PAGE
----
Saute shallots in 1 TBS. oil in a large saute pan over medium heat until soft. Increase heat to high, add half the mushrooms, and saute until browned; remove from pan. Add additional TBS. of oil to the pan and saute remaining mushrooms, then return the reserved mushrooms to the pan.
Add tomatoes, broth, sherry, vinegar and tomato paste. Reduce heat to low and simmer for 15 minutes. Finish with herbs and seasonings.

For the Polenta:
Bring broth, cream and seasonings to a boil in a sauce pan. Whisk in cornmeal; reduce heat to low and simmer 5 minutes, stirring often. Fold in cheeses before serving.

Serve Ragù over Polenta.

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Wednesday, April 19, 2006

Sun-dried Tomato Crusted Chicken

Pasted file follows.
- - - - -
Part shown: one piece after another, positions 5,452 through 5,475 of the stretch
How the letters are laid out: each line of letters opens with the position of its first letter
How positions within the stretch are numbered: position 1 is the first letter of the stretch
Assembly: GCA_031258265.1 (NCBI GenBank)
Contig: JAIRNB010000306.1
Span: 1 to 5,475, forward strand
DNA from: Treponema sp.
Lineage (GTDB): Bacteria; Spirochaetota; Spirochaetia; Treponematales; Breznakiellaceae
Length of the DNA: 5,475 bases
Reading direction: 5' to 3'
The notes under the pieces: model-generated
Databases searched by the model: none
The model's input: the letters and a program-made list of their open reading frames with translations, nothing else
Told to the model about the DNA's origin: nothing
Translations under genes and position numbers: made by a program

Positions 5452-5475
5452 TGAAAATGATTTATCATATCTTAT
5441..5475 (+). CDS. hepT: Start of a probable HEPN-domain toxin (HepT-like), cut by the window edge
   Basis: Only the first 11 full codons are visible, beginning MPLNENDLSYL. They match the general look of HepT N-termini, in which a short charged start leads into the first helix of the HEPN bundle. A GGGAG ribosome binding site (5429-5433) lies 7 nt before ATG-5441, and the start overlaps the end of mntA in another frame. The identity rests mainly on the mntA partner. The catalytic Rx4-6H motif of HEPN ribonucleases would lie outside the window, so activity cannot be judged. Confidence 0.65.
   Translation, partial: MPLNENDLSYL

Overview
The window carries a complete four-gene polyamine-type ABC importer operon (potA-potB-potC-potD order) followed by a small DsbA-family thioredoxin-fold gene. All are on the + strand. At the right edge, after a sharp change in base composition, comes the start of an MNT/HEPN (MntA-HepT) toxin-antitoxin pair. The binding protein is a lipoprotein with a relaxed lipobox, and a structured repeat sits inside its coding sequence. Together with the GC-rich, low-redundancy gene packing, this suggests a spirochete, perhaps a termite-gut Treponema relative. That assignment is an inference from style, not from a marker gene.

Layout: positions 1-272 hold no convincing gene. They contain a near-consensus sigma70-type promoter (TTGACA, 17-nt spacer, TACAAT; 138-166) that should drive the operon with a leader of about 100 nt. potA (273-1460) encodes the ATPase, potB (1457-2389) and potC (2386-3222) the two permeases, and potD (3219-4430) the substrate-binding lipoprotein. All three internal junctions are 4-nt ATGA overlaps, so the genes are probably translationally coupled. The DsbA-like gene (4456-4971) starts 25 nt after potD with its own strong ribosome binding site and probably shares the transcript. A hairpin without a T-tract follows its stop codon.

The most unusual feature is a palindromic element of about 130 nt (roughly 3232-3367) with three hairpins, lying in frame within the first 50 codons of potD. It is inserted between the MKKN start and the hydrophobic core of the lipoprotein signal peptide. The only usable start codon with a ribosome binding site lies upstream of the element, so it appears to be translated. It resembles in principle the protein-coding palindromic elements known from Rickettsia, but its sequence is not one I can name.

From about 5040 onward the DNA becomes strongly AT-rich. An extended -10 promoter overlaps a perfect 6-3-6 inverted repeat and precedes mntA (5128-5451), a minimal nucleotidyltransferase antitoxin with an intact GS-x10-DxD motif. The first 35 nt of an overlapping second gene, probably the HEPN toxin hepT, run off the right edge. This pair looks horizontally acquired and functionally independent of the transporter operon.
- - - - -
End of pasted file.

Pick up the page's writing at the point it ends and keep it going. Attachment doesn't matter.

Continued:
I probably own about 50 cookbooks.. I know, I know.. just the tip of the iceberg for many of you! heehee But what I've realized of late is that when I feel like making something new and delish - I rarely crack one open. Instead I go to my Cruisine at Home magazines. I can't tell you how much I love this cooking magazine. Not only does it contain many yummy looking recipes, but it gives kitchen tips that are actually useful to the home cook and good advice on buying appliances, again that the average home cook uses. The look of the magazine is certainly on the "upscale" side, but the contents are neither pretentious nor are the recipes hard to follow. In fact, they are extremely easy to follow with a lot of ingredients already in my pantry or not hard to find at my local grocery store. I believe I've made 4 recipes now from these magazines and not one has been a loser. I've picked three new ones that I'm going to attempt this week - assuming that my 8 in the dungeon doesn't leave me half dead when I get home at night =)